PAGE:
Teacher Panel Calls for Overhaul of Pay Across Profession
If there’s remaining doubt that the way teachers are paid is due for an overhaul, it might well be put to rest by a new report from teachers themselves calling for just that.
A blue-ribbon team of 18 teachers released recommendations last week that center on doing away with the traditional approach of compensating teachers largely for their years on the job and coursework, and instead paying for the quality and quantity of their contributions to the schools and communities where they work. The proposals include rewarding teachers for taking on leadership roles and for, individually and in small groups, raising student achievement over time.
In addition, the recommendations say that teachers should be paid for coursework or workshops only when those activities translate into educational improvements.
The teacher panelists, picked for demographic diversity as well as accomplishment by the Hillsborough, N.C.-based Center for Teaching Quality, which organized their work under the name TeacherSolutions, also recommend paying teachers more in recognition of local market conditions. Those factors might include the need for teachers in high-demand fields such as science or in struggling schools. The panel adds, however, that incentives to attract teachers to poorly performing schools should be contingent on evidence of teachers’ effectiveness with high-needs students.
“Politically, this is enormously significant,” Andrew J. Rotherham, a co-founder and co-director of the Washington think tank Education Sector, said of the teachers’ recommendations. “One more group that’s hard to characterize as conservative, or hard-core members of the reform camp, has now come out and said there should be reform in teacher pay.”
Mr. Rotherham, formerly an education aide to President Clinton, characterized the ideas in the report as “pretty sensible.”
The 50-page document, produced by the teachers after more than a year of study, proposes raising potential pay over a career by establishing experience levels—such as “novice,” “professional,” and “expert”—tied to “meaningful measures of student and teacher productivity.”
In the team’s vision, teachers would be eligible to move through those levels within 10 years, but only if they met benchmarks of skill. Within the levels, teachers could negotiate higher salaries by presenting higher qualifications.
Beyond those measures, teachers could earn annual supplements ranging from 5 percent to 15 percent of their base pay.
The TeacherSolutions team’s report issues warnings, too, citing the career ladders and new pay schemes that have fizzled in the past. Performance-pay increments should be open to all teachers, it says, not just geared to a percentage of the teaching force, as in a recently jettisoned Florida plan, or only to teachers in state-tested subjects, as is the case in parts of the Houston school district’s year-old system.
Not only is the perception of fairness to teachers and to students at stake when participation is limited, but an underlying goal of a pay system should be to encourage collaboration among all teachers, the report says. It also contends that small-team collaboration, such as among teachers at a grade level or in a department, yields more student learning.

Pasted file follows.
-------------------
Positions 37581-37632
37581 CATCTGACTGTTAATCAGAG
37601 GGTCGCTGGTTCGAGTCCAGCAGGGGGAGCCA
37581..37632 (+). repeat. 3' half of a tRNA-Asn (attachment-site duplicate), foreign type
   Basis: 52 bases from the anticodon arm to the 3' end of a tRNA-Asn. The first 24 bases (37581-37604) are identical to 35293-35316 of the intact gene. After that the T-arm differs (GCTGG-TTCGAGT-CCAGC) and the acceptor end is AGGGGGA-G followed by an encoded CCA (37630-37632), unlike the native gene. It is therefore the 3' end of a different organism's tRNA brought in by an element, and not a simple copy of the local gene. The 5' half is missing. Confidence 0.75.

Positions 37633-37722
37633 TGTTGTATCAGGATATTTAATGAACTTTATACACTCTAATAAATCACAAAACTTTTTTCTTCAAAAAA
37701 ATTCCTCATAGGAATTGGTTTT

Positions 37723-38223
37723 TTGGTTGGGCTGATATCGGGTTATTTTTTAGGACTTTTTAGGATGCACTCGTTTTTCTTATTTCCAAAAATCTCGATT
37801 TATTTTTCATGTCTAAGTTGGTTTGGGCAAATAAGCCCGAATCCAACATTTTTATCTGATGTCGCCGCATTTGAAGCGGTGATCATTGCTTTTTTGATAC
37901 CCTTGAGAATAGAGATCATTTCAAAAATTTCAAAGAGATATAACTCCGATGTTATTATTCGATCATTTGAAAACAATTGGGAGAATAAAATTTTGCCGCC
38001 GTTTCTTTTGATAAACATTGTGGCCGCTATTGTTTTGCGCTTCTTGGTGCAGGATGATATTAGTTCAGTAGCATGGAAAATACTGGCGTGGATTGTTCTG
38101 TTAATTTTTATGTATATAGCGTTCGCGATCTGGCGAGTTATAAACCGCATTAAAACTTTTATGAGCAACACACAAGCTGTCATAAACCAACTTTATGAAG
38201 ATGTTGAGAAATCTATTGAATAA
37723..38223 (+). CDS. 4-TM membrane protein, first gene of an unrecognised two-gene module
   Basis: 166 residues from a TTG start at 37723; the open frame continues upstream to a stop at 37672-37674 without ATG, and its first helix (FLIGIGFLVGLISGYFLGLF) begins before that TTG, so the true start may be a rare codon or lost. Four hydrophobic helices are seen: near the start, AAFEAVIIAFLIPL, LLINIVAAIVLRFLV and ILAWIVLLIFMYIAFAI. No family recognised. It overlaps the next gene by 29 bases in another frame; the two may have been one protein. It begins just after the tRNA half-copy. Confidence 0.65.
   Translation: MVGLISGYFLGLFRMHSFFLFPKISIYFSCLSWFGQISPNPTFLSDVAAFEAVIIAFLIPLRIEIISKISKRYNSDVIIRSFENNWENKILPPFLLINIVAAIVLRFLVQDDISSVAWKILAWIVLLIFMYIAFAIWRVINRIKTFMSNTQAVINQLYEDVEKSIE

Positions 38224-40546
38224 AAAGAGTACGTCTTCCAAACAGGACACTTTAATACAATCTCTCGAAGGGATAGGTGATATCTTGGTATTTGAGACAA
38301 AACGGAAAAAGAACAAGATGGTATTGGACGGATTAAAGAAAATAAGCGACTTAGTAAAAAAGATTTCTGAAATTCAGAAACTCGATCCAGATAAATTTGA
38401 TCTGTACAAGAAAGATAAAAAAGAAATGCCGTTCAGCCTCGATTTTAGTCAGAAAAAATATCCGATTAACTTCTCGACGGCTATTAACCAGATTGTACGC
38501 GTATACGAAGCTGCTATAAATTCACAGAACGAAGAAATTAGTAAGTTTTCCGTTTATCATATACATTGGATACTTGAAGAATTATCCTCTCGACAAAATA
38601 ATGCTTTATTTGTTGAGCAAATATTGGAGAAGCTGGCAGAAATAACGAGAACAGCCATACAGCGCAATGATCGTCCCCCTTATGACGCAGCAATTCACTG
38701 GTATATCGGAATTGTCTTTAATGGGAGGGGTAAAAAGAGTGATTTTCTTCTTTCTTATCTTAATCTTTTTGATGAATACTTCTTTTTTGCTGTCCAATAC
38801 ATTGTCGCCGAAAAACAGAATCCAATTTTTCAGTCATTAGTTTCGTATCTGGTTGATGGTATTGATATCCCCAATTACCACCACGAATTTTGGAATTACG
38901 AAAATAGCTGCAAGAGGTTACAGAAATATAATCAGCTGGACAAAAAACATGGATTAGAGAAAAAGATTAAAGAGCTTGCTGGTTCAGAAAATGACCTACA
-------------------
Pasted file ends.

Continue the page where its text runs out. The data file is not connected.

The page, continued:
The report cites the new pay systems in Denver and Minneapolis, both results of joint union-administration agreements, and the Teacher Advancement Program, or TAP, begun by the Santa Monica, Calif.-based Milken Family Foundation, as positive examples of what can be done. The Denver plan uses most of the same dimensions for bonus pay as that sketched out by the report. The Minneapolis system emphasizes improved teacher evaluation coupled with targeted, in-school professional development. TAP shares features of both systems.
Anthony Cody, a member of the TeacherSolutions team and a teacher-coach in Oakland, Calif., said the time to rework compensation for teachers is now. “If it’s in the context of pay for professional growth and enhanced capacity to improve their practice, I think teachers are ready for that,” he said.
NEA Dismisses Proposals
Not much support for the recommendations can be expected from the National Education Association, which represents about two-thirds of the nation’s public school teachers. President Reg Weaver largely waved away the panel’s recommendations as missing the point that teachers need to be paid more overall for their contribution to economic development.
“Many of these plans died because there was not enough money to be fully supportive of it,” he said. “And the way to enhance the economy is to invest in education. … Once salaries get to where they need to be, [we] can talk about a lot” of ways to improve teacher compensation, Mr. Weaver said.
The report will provide the foundation for another TeacherSolutions gathering in Chicago this month, again with major support from the Chicago-based Joyce Foundation. ("Teachers Recruited to Find Solutions to Vexing Policy Issues," July 12, 2006.) The meeting will bring together teachers from the Chicago, Cleveland, and Milwaukee districts to see how the report’s recommendations might apply to their districts.
“We’re just on the cusp of doing what needs to be done in this country of having highly accomplished teachers have a voice,” said Barnett Berry, the founder and president of the Center for Teaching Quality, the TeacherSolutions parent. Mr. Berry said he hopes additional teams of teachers will be able to tackle other policy problems as well as the specifics of new ways of measuring teachers’ contributions.
Vol. 26, Issue 33, Page 7